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Digital Gems is our weekly column where we highlight contemporary and classic downloadable games that we think are worth your attention.
I was once a part of tight knit, invite-only fan communities online, as I suspect a lot of people once were. The communities I dabbled in, whether I was moderating or not, leaped from the depths of secretive forums to GaiaOnline to Livejournal and beyond. And in reality, existed long before forums too.
Arc Symphony, a new Twine adventure taking place entirely from an old desktop computer, has you navigating a fan community that you’ve been away from for some time. Naturally, your return to the closed-off community is met with raised eyebrows as you wade through laughs and drama that you haven’t been a part of recently. It feels familiar, overdramatic quotes being used as signatures and all (“Killing you won’t stop the pain…. But it’s enough,” reads one’s quote, referencing the fictional in-game boss Hawthorne, a seemingly tortured soul). It’s familiar because in all likelihood, you’ve been in this type of community before, even if it wasn’t for a specific game.
If Arc Symphony sounds familiar, that’s likely because the name was tossed around a lot online over the weekend. News swirled around about a long-forgotten PS1-era gem that deserved its own resurgence into the spotlight. But then the news shifted: Arc Symphony, or at least its JRPG iteration, was never alive at all. The fake game art fooled people on Twitter (and beyond) into believing some secret, uber-cult JRPG from the original Playstation warranted sudden adoration. In reality, the spur was the result of accidental viral marketing among a few Canadian game developers, and viewers who believed their nostalgic musings for a game they’d never heard of on the PS1 to be legit. And in actuality, the game it promoted rose above tongue-in-cheek goofs.
The actual Arc Symphony created by developers Sophia Park and Penelope Evans, not the faux-JRPG that people obsess over, begins with a player telnetting their way to access a Usenet server (think like an ultra-private forum, only accessible via connecting to a specific server). For the Arc Symphony fan community, it’s a way to keep everyone efficiently—and securely—connected. It’s a seemingly utopian community, where trolls are sanctioned out of threads and banned. Disagreements are met with passive aggressive messages, or nothing at all. And then the community grows more sour, as they tend to.
The world promised within the fictional game of Arc Symphony is one I can see warranting fan obsession. As its fake-Geocities fan page describes, the game has all the typical bearings of JRPG gold: an airship, stupidly named characters (*coughs* Dallas Flamestrike), a Great Flood wreaking havoc below. The site feels plucked directly out of the Geocities era; clad with a handy FAQ of community rules and a collection of fan fiction (complete with titles and descriptions that feel a bit too realistic) to boot. The community in Arc Symphony hosts discussions about everything Arc Symphony has to offer: from its characters (it’s widely agreed upon that Emilio is an idiot, but not to overload the hate) to theories about the next game in the series.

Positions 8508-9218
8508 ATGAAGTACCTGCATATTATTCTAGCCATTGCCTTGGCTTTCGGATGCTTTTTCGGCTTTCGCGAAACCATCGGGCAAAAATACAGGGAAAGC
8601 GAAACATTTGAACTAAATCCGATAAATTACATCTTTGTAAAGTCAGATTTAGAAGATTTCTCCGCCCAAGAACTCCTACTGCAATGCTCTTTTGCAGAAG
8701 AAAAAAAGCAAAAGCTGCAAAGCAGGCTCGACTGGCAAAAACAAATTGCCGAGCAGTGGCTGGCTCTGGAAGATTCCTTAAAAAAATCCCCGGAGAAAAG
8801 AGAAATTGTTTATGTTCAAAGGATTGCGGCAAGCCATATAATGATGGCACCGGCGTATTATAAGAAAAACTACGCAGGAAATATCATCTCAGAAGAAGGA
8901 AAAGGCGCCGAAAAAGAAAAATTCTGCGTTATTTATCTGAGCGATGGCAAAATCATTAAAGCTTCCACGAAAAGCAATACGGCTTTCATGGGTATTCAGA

The game rolls quickly into a simple question: “Who are you?” The question permeates throughout the entire 20-or-so-minute message-navigating, text adventure. Depending on the answers a player chooses in a survey, they’re cast as a character from Arc Symphony (in my couple of playthroughs I once got an all-powerful goddess, later the airship-owning D’irasis).
There comes a point in nearly every online community when drama tears it apart. Naturally, in all the fan communities I’ve seen rise, I’ve watched them fall; whether over pettiness, fights, people leaving and newbies shaking up the community’s dynamic, moderators going power hungry, and so on. But I'll never forget the friends I've made across them. And even today, I still stay in contact with a select few friends I've made over the early years of rabid fandoms. The inevitable drama that unfolds in Arc Symphony’s fan community ends up feeling personal, not just because we've witnessed something like it before, but because so many of us have reinvented ourselves in one way or another online. We create the ideal self, and sometimes, we see that be rejected.
The best Twine games absorb the player by placing them directly into the story of a character, whether a self-insert or a fully written person of its own. Arc Symphony plops you into a world with characters you’ve likely encountered before in web-reality, such as the self-assured older fan (in this case, a professor who hates being called by his real name), a rules-heavy moderator, etcetera. By the short game’s end, I did a rare thing for myself: I queued it back up again for another playthrough. I chose different responses in my "Who are you?" questionnaire, and found subtle differences across the game (most notably in my character’s favorite movies list buried in a folder). Arc Symphony relishes in the most minute details—hell, it has a whole fansite dedicated to the phony game—and it’s all the better for it.
You can dive into the imaginative Arc Symphony fan community on itch.io from your browser for free.
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